You may not have a “travel router” on your vacation packing list, but after reading this article, you might. This is why I always carry my router with me when heading to hotels.
What is a travel router?
Travel routers are small network routers designed for portability and field use. In theory, you could use your travel router as your home internet router, but it’s not meant to be.
Instead, travel routers are meant to link together a handful of devices, all clustered fairly close together. Please give me. On top of all that, heaps of computers and smart devices aren’t scattered all over the house.
The form factor is typically very small, about the size of a portable battery pack or smaller. Speaking of which, there are many portable battery packs, so in addition to router functions, they can also be used to charge mobile phones while traveling.
What’s more, unlike routers you have at home, travel routers have UI elements and even physical toggles that allow you to quickly and easily switch between features like router mode, hotspot mode, repeater mode, and more.
That last part is important. You need a travel router that allows you to easily connect to your hotel’s internet in a variety of reliable ways. Some hotels allow you to plug your travel router directly into your room’s free Ethernet connection. This is easy.
Other hotels do not have a physical internet connection and require a travel router to be connected to the hotel’s Wi-Fi and used in hotspot mode to capture the Wi-Fi connection. All local devices will then connect to the travel network. A router instead of a hotel Wi-Fi system.
Why hotels use travel routers
“Well, it’s all very tempting, but you don’t know why I bother?” And if you’ve never considered packing a router with toiletries and a phone charger, that’s certainly a fair question that comes to mind.
Historically, one of the best reasons to pack a travel router was that many hotels didn’t have Wi-Fi (there was only an Ethernet port in the room for business travelers to plug in their laptops). There was no).
Then, when hotels started using Wi-Fi, there were frustrating policies such as only allowing one or two devices per guest per room on the network. Even today, his Wi-Fi systems in some hotels still have such rules.
If you use a travel router, only the travel router can be “logged into” the hotel system, so as far as they are concerned, there is only one device in the room. All traffic for other devices goes through the travel router.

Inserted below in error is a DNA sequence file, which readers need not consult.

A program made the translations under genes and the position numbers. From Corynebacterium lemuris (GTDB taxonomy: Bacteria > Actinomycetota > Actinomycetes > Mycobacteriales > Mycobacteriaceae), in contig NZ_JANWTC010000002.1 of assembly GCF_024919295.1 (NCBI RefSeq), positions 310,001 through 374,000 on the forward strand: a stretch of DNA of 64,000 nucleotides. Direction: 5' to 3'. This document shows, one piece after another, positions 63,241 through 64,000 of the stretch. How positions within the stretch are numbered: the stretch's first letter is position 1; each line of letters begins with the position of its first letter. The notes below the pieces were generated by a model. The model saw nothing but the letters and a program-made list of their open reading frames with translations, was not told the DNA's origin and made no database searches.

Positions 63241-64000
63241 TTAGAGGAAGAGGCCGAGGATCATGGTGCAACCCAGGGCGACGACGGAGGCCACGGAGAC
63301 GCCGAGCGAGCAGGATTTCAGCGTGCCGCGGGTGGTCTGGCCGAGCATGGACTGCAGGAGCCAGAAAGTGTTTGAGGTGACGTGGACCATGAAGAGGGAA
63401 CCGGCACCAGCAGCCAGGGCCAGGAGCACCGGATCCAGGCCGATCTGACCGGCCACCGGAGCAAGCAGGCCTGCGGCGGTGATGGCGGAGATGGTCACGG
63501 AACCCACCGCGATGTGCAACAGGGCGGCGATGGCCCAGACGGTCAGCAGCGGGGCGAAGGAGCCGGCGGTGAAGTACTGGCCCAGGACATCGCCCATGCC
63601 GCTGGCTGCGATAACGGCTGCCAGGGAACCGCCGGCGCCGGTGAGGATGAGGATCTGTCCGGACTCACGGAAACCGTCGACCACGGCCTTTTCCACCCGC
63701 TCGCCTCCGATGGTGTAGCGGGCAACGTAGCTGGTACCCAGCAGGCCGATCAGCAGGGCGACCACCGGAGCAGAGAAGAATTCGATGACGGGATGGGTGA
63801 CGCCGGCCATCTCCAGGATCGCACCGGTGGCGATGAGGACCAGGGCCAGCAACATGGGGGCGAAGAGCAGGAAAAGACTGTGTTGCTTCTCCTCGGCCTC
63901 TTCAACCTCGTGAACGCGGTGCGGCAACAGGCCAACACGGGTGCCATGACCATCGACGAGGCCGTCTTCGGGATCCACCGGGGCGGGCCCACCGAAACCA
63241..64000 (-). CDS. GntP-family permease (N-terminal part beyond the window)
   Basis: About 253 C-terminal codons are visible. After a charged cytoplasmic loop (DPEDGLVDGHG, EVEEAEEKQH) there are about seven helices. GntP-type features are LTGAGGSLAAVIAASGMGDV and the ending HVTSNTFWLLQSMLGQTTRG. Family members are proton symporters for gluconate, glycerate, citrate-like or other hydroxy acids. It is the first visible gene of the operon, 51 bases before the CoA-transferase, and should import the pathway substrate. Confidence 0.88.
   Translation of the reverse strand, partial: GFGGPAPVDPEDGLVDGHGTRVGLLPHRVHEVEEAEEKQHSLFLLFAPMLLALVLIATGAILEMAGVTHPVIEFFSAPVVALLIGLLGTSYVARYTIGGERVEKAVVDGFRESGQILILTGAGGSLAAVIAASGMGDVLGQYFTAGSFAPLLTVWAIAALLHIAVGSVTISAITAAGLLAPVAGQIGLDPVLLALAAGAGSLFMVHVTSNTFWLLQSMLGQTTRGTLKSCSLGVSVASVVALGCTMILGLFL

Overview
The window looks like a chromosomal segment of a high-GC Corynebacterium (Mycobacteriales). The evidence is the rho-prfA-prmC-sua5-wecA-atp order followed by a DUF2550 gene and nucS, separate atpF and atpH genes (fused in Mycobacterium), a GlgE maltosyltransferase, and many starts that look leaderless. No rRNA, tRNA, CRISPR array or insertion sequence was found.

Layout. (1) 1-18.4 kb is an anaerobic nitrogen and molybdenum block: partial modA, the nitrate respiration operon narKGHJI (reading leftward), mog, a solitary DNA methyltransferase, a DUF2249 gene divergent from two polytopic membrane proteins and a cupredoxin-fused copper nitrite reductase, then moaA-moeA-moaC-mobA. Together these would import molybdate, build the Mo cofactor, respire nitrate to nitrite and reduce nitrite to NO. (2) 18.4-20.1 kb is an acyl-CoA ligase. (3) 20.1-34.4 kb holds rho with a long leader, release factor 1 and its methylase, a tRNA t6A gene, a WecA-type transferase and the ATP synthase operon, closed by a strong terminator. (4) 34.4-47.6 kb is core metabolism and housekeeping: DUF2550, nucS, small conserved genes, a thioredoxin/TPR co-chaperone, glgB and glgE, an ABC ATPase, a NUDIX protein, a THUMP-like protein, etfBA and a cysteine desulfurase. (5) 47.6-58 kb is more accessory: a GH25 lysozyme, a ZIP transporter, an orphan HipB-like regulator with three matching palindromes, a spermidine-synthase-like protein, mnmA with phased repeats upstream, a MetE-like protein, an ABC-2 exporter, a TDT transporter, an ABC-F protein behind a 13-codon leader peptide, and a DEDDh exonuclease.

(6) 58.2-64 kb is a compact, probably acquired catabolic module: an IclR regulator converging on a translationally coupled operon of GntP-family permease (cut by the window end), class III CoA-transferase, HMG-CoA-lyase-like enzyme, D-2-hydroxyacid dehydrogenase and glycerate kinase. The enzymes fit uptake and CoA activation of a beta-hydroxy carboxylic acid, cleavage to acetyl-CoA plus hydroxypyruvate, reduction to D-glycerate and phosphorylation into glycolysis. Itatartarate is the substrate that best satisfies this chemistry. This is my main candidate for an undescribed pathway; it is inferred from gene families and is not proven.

When it comes to device traffic, travel routers can also be leveraged for added privacy. Most travel routers support basic VPN protocols such as PPTP and L2TP, while more advanced routers support OpenVPN and WireGuard.
This makes it easy to tunnel directly from your room to a 3rd party VPN, or directly to your corporate or home VPN server. , you can easily transfer files securely between devices as they never pass through the hotel infrastructure.
It also makes it much easier to use your device in a familiar way. For example, you can set her Wi-Fi credentials on your travel router to match her Wi-Fi credentials on your home network. Not only does this make it super easy to log in when you get to your hotel (because your phone and laptop already know the way to “home”), but it also packs a Chromecast or your favorite streaming stick. You can even throw it in your hotel room. Forget about the silly “smart” TV interfaces that hotels have and enjoy your streaming service the way you want without lag.
Which travel router should I get?
Above all, when buying a travel router (whether you choose one of our suggestions or do your own research to find out), you should have a feature called captive portal connectivity.
The first time you connect to a hotel’s Wi-Fi, you’ll usually see a pop-up page asking you to agree to terms and conditions or log in with your name and room number. That’s the portal. You need a “capturing” router that replaces and mimics your initial login device (such as an iPhone).
All of the recommendations below support easy captive portal replacement, making setup easy when you first arrive at your hotel room. Without that feature, you would be manually cloning the MAC address of the original login device. This usually works, but it can be hit or miss.
One of the most popular options on the market is the TP-Link N300 Nano Router. At around $30, it’s starting to look dated.
Only supports 802.11n (Wi-Fi 4) on the 2.4 GHz band. But for just $10 more, you can switch from the N300 Nano Router to the TP-Link AC750 Nano Router.
TP-Link TL-WR902AC AC750
It’s small, it’s cheap, and it’s our overall top pick for the best travel routers. This is the easiest solution for most people.
The upgraded model features dual-band Wi-Fi, 802.11AC (Wi-Fi 5), and a very handy switch on the side that lets you easily change modes without logging into the router.
While we love the TP-Link Nano lineup, especially the latest model, and think it’s great for just about everyone, there are some other options to consider.
If you want a more advanced VPN solution, you should look beyond TP-Link’s offerings to something like the GL.iNet GLMT300N. It’s almost identical to the TP-Link N300 Nano Router, but runs and supports the popular OpenWRT router firmware. Both OpenVPN and WireGuard.
And if you want a big upgrade for your TP-Link AC750 Nano router, consider the GL.iNet GL-A1300.
This travel router is perfect for power users who need pass-through connectivity for Ethernet devices and advanced VPN services like WireGuard.
It also runs OpenWRT firmware and robust VPN support like its smaller siblings, but with two extra Ethernet ports, support for more Wi-Fi devices, and more.
But no matter which of our products you choose, you’ll be able to forge your Wi-Fi destiny on the go. Forget his dirty hotel Wi-Fi and frustrating Wi-Fi rules. Plug in your router and go. If you’re in the mood for an upgrade, there are other notable travel gadget upgrades.